The fact is that even the majority of these so-called toilets lack proper water and sewage systems for maintaining a minimum of hygienic conditions. Next time you read that the life expectancy rate in Afghanistan is no more than 48 or 49 it should not be surprising given the state of our toilets which is in reality a disaster. While the figure of those having access to proper toilet for Afghanistan is merely 10%, the global average is over 60%. Even the poor countries in the Sub-Saharan Africa fare much better than Kabul at 45%. This should otherwise be a shame for a country whose first 5-year development plan was introduced and implemented more than 3 decades ago.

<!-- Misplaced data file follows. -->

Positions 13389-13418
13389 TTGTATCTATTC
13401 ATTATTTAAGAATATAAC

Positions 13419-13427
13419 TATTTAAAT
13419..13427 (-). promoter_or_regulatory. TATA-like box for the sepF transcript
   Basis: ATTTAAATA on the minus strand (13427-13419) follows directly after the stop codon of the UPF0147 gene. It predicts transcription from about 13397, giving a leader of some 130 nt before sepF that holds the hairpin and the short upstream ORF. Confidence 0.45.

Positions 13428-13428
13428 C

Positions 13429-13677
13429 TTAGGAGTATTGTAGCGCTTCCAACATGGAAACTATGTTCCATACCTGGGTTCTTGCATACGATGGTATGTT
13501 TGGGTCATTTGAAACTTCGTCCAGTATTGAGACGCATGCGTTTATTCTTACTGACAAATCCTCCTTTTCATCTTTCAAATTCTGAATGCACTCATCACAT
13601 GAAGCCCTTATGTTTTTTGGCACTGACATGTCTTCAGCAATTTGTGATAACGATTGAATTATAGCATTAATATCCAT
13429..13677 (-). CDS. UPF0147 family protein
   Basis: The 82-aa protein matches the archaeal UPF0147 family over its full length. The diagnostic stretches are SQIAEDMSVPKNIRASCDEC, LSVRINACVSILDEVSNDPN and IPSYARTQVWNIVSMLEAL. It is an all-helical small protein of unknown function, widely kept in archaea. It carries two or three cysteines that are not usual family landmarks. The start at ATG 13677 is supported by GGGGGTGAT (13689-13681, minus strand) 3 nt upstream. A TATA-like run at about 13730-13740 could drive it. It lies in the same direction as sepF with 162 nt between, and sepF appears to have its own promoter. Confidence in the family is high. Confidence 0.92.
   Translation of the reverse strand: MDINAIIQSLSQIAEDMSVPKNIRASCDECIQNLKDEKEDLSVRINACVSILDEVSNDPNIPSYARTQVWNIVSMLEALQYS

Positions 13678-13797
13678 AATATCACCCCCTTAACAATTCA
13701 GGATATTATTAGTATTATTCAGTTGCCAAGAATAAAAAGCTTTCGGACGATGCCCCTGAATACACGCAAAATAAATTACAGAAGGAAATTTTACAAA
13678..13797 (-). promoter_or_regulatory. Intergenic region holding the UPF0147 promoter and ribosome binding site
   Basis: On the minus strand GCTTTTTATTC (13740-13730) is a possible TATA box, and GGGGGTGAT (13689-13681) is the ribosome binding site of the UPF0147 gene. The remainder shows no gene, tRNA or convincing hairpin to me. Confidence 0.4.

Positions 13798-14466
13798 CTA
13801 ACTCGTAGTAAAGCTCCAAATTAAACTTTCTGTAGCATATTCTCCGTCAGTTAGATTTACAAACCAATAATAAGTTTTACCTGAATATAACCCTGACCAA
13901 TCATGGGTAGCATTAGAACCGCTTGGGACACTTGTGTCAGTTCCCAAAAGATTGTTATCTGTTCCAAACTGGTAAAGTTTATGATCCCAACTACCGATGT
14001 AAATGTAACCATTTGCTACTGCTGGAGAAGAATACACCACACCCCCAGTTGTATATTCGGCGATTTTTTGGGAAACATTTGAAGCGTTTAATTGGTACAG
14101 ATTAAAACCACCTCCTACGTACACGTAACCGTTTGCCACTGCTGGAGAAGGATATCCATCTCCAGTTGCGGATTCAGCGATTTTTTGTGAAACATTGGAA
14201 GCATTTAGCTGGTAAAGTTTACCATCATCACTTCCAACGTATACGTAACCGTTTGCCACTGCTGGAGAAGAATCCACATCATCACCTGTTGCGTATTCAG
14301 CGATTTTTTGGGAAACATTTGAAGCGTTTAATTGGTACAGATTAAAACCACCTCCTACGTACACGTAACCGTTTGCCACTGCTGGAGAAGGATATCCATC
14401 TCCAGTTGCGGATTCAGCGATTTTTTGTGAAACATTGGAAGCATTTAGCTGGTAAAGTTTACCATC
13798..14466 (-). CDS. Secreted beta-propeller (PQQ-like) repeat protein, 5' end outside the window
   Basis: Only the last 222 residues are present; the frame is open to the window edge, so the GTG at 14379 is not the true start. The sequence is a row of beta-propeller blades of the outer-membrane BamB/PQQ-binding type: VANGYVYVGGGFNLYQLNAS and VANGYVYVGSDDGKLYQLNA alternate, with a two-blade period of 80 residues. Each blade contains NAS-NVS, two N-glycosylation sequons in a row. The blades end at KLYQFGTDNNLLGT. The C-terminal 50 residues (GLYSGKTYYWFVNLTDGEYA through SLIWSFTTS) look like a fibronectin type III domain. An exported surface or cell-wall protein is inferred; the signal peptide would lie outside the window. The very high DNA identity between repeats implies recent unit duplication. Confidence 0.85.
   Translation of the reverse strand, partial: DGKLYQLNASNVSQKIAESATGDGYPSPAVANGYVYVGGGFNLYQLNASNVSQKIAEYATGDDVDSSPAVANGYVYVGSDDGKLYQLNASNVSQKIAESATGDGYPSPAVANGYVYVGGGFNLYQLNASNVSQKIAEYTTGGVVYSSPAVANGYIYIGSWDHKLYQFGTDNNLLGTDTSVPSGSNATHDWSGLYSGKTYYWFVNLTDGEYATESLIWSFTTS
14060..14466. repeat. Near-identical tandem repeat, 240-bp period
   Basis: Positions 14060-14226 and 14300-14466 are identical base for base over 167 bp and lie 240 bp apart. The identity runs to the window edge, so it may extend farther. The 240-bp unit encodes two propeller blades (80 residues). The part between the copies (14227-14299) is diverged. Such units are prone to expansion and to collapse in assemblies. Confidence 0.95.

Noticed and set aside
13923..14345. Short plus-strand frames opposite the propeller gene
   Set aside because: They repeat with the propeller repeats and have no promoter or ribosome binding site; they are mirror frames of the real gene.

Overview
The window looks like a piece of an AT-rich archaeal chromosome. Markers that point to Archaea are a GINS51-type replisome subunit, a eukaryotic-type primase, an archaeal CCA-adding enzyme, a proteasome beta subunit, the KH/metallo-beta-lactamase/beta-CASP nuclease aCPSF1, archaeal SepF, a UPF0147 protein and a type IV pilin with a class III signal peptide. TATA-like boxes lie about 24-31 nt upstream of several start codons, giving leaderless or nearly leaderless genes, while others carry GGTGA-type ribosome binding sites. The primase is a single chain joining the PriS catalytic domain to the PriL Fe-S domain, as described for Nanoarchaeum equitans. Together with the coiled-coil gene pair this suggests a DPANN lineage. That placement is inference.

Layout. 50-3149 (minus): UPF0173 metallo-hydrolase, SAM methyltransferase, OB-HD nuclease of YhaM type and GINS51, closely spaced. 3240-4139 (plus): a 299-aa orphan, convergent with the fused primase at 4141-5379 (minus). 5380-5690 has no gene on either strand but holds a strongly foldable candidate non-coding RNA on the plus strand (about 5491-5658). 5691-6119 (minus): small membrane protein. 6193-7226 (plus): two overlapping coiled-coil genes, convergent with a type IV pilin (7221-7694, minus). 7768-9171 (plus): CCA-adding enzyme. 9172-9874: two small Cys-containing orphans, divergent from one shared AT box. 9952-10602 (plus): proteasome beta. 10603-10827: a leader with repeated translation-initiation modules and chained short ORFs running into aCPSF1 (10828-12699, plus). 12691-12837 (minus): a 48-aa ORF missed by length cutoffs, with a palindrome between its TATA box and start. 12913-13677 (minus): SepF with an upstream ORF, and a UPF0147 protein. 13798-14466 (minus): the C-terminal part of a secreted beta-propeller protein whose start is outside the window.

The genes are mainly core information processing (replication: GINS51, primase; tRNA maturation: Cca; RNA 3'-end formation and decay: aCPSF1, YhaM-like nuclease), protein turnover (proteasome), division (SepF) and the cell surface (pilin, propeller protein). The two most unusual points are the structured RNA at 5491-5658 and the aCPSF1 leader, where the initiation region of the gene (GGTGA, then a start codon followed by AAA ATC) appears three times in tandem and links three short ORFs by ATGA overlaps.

This is a problem faced by urban dwellers in the country than has attracted very little international attention. There should be a large-scale drive to equip every house in Afghanistan's cities, towns and urban areas with a minimum of latrines, toilets and sanitation system by converting the existing open defecation pits into septic tanks and sewage systems. The problem in the way, of course, is not money. There is enough money in the world and in the coffers of donors who have been assisting Afghanistan to finance such a large-scale latrine up-gradation and construction program. The problem is that nobody neither in the government nor the thousands of international NGOs scattered throughout the country cares about such a pressing need of Afghan messes. Even the people themselves have long come to accept it as another "new normal" in their scrape-through existence.